• “KlezKamp has always been a crazy quilt of gay and straight, religious and nonreligious, Jewish and gentile.” Why is the klezmer festival shutting down now?
  • “You can plagiarize the Bible, can’t you?” Jill Sobule says when asked how she went about writing the lyrics for a new 'Yentl' adaptation. “A couple of the songs I completely stole." Share this with the theater-lovers in your life!
  • Will Americans who served in the Israeli army during the Gaza operation face war crimes charges when they get back home?
  • Talk about a fashion faux pas. What was Zara thinking with the concentration camp look?
  • “The Black community was resistant to the Jewish community coming into the neighborhood — at first.” Watch this video about how a group of gardeners is rebuilding trust between African-Americans and Jews in Detroit.
  • "I am a Jewish woman married to a non-Jewish man who was raised Catholic, but now considers himself a “common-law Jew.” We are raising our two young children as Jews. My husband's parents are still semi-practicing Catholics. When we go over to either of their homes, they bow their heads, often hold hands, and say grace before meals. This is an especially awkward time for me, as I'm uncomfortable participating in a non-Jewish religious ritual, but don't want his family to think I'm ungrateful. It's becoming especially vexing to me now that my oldest son is 7. What's the best way to handle this situation?" http://jd.fo/b4ucX What would you do?
  • Maybe he was trying to give her a "schtickle of fluoride"...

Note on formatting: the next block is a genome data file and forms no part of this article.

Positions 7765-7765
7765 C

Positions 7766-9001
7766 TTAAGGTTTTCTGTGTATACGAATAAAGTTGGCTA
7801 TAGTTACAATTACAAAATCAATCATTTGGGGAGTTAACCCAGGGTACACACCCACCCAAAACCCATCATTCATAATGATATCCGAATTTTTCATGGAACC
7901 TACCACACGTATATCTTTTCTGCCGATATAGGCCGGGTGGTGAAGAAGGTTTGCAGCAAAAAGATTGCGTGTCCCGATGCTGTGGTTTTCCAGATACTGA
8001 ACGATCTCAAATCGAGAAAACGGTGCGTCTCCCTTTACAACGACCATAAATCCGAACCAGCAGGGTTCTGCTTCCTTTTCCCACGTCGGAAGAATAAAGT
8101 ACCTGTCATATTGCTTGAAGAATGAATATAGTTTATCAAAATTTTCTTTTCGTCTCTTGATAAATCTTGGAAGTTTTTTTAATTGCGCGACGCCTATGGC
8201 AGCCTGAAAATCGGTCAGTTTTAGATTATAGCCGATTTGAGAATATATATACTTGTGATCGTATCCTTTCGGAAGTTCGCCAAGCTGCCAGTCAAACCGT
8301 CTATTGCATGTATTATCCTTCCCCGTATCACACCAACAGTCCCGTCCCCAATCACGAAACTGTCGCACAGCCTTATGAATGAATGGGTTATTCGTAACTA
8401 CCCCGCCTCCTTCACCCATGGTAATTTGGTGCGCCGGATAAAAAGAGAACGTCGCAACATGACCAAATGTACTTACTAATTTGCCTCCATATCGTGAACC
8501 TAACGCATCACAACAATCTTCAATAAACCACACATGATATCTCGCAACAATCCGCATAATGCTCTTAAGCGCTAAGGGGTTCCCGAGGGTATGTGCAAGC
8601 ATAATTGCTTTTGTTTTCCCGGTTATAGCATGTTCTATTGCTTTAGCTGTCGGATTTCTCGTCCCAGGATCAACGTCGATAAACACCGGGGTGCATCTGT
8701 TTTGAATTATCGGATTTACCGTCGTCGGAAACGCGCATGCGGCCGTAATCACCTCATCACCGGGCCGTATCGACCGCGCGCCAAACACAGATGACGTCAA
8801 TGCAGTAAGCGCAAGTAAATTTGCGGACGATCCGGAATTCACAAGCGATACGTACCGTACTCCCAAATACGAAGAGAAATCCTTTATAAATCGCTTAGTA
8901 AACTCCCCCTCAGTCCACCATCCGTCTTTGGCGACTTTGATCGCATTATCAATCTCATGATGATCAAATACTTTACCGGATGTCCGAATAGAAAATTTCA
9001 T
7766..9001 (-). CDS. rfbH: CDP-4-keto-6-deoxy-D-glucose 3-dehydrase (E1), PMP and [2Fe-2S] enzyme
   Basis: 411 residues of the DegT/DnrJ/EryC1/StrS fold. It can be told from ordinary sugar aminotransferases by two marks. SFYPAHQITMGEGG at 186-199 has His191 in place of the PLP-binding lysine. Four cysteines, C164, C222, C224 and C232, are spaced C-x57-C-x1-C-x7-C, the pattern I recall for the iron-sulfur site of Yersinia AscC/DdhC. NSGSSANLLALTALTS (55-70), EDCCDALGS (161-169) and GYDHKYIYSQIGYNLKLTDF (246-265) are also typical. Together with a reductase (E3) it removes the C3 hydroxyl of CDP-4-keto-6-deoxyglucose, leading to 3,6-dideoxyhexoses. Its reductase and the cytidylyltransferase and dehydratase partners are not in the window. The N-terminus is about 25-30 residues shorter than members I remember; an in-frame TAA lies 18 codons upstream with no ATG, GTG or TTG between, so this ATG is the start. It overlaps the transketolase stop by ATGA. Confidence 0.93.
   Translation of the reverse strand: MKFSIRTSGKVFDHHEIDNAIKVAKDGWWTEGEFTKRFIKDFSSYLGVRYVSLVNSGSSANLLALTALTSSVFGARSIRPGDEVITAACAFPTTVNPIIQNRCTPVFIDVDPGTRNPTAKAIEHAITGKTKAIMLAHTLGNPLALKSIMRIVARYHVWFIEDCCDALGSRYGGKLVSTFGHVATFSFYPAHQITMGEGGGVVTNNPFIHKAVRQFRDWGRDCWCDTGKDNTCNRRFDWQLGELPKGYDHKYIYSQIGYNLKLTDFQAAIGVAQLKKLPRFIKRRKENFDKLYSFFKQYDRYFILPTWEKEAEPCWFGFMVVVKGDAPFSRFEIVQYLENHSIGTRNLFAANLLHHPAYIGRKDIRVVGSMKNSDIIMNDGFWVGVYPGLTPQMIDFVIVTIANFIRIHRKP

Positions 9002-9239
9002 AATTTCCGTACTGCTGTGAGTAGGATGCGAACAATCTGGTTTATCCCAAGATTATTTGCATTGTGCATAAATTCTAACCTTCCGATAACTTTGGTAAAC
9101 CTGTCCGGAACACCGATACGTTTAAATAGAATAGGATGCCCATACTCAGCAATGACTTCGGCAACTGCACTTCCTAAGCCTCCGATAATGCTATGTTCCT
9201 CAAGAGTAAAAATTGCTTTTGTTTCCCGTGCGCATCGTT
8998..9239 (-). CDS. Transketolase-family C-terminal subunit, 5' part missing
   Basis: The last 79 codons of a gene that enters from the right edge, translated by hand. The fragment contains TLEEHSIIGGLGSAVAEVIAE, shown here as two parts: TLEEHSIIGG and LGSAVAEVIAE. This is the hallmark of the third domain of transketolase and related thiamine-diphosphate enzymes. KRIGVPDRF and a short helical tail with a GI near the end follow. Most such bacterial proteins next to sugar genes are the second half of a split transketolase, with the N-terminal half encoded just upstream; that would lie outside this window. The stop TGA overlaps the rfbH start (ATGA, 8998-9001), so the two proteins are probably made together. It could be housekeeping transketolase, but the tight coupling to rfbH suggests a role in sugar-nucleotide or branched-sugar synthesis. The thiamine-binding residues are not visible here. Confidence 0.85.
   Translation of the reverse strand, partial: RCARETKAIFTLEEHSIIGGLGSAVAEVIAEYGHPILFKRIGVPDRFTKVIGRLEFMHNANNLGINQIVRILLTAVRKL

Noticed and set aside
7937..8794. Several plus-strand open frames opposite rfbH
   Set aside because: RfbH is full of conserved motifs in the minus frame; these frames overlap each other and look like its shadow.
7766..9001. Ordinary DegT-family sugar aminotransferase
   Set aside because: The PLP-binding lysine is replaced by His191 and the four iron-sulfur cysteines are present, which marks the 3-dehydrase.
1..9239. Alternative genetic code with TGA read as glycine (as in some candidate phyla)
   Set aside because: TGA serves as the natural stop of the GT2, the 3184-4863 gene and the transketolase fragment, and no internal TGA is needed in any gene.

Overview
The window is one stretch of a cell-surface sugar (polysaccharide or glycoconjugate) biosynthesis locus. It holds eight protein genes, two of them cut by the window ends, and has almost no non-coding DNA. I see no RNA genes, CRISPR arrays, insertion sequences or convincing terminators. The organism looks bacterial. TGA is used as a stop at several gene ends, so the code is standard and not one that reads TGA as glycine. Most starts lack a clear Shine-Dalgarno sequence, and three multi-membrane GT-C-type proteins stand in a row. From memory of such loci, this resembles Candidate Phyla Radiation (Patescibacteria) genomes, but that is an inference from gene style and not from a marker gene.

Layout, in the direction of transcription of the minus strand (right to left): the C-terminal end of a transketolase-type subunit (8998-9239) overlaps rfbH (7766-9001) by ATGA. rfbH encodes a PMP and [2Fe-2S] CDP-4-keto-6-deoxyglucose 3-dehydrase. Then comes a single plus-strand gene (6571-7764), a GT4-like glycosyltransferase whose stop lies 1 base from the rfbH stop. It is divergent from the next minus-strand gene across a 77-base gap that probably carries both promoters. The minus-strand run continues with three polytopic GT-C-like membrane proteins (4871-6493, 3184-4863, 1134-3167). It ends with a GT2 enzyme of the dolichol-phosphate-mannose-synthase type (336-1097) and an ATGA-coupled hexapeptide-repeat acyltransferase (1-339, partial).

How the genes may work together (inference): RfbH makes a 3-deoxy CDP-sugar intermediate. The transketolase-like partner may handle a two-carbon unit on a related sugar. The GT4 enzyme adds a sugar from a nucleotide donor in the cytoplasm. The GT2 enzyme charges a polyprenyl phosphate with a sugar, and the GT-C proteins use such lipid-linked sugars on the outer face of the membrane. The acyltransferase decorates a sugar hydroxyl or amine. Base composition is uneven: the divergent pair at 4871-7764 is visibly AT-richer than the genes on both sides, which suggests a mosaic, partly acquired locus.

• It's all fun, fun, fun, until her dad takes the T-Bird away for Shabbos.
  • "Like many Jewish people around the world, I observed Shabbat this weekend. I didn’t light candles or recite Hebrew prayers; I didn’t eat challah or matzoh ball soup or brisket. I spent my Shabbat marching for justice for Eric Garner of Staten Island, Michael Brown of Ferguson, and all victims of police brutality."
  • Happy #NationalDogDay! To celebrate, here's a little something from our archives:
  • A Jewish couple was attacked on Monday night in New York City's Upper East Side. According to police, the attackers flew Palestinian flags.
  • "If the only thing viewers knew about the Jews was what they saw on The Simpsons they — and we — would be well served." What's your favorite Simpsons' moment?
  • "One uncle of mine said, 'I came to America after World War II and I hitchhiked.' And Robin said, 'I waited until there was a 747 and a kosher meal.'" Watch Billy Crystal's moving tribute to Robin Williams at last night's #Emmys:
  • "Americans are much more focused on the long term and on the end goal which is ending the violence, and peace. It’s a matter of zooming out rather than debating the day to day.”
  • from-cache

Would you like to receive updates about new stories?




















We will not share your e-mail address or other personal information.

Already subscribed? Manage your subscription.